multiple layers of transport, service-class and media-access controls beyond the headend
dovetail with other demands for edge devices that can handle multiple transport protocols
while allowing network operators to distribute various layers of intelligence to different
points in the network.

Operating from a single advanced multiprotocol
router-switching platform that can be adapted to different industry-sector needs, Cisco
Systems Inc., Lucent Technologies, Nortel Networks and Newbridge Networks Corp. have been
able to tweak their systems to accommodate cable's data-services standards, including
packet telephony and high-speed Internet access.

Start-ups like General Bandwidth Inc., Dynarc and Aplion
Networks Inc. are devoted strictly to edge systems, hoping to capitalize on cable's
interest in distributed architectures.

General Bandwidth -- formed last year after the people who
founded DSL supplier NetSpeed Inc. sold the firm to Cisco -- offers a new type of
packet-voice gateway. It is designed to allow operators to deliver voice services over
different types of broadband-access links, while leaving them to choose the types and
locations of switches and routers.

General Bandwidth uses a wide array of DSPs (digital-signal
processors) that are managed across a very high-speed proprietary back plane. The various
functions of these DSPs are orchestrated so that they contribute whatever tasks are
required for the framing, compressing, modulating and other processes that are intrinsic
to any given access platform.

Austin-based General Bandwidth plans to begin demonstrating
its technology in customer labs during the second quarter of the year, hoping to begin
delivering product for market trials during the second half. "We expect that there
will be more massive deployments throughout 2001," director for product management
Sean Parham said.

Engineers will have their hands full sorting through the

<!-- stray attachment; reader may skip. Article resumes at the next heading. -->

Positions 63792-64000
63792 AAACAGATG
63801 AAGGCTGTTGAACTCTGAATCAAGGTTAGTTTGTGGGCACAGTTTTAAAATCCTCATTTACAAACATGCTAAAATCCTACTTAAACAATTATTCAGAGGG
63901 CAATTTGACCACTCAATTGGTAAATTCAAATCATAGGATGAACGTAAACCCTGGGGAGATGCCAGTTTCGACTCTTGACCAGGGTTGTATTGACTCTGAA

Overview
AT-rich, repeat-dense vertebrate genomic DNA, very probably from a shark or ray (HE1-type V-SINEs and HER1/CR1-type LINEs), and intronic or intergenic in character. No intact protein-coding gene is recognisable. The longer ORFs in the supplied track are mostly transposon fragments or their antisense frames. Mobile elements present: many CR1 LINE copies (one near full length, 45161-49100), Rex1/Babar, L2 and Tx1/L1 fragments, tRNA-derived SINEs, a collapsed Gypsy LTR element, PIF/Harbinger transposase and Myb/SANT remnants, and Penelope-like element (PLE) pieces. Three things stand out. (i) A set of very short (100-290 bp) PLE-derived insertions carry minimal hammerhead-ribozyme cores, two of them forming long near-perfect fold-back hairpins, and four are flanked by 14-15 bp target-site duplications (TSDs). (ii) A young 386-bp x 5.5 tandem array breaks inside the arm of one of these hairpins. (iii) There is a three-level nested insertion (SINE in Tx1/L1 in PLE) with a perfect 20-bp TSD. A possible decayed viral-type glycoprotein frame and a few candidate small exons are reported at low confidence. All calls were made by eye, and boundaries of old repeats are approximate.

options at the edge of their networks as even more exotic gear than the components offered
by Unisphere and General Bandwidth enter the field.

In many cases, they'll have to choose between the
interoperability afforded by using standardized optical-transport systems in the backbone
and the cost-effectiveness of using proprietary approaches to managing the optical layer.

For example, Palo Alto, Calif.-based Dynarc, the U.S. unit
of the Swedish start-up, is bringing to market an edge router that uses the company's
proprietary Internet protocol-over-fiber technology to provide a low-cost end-to-end IP
solution that avoids the inefficiencies of SONET (synchronous optical network) and ATM.

While this means the operator must use the same routing
system throughout the regional network, it opens the opportunity to create customized
service-level agreements based on dynamic bandwidth allocation and traffic-pattern
management, which is more efficient than standardized approaches, Dynarc president Olov
Schagerlund said.

Even more exotic is a new line of gear being developed by
Aplion, another start-up based in Piscataway, N.J.

The company plans to supply intelligent machines that
interact with routers and switches to set up a means of streaming hosted applications from
various service providers that might be operating over a given network. This ensures that
the precise QoS and other parameters required for given applications are assigned by the
network as customers use the applications.

Aplion CEO John Holobinko said his company will introduce
hardware components through the remainder of the year.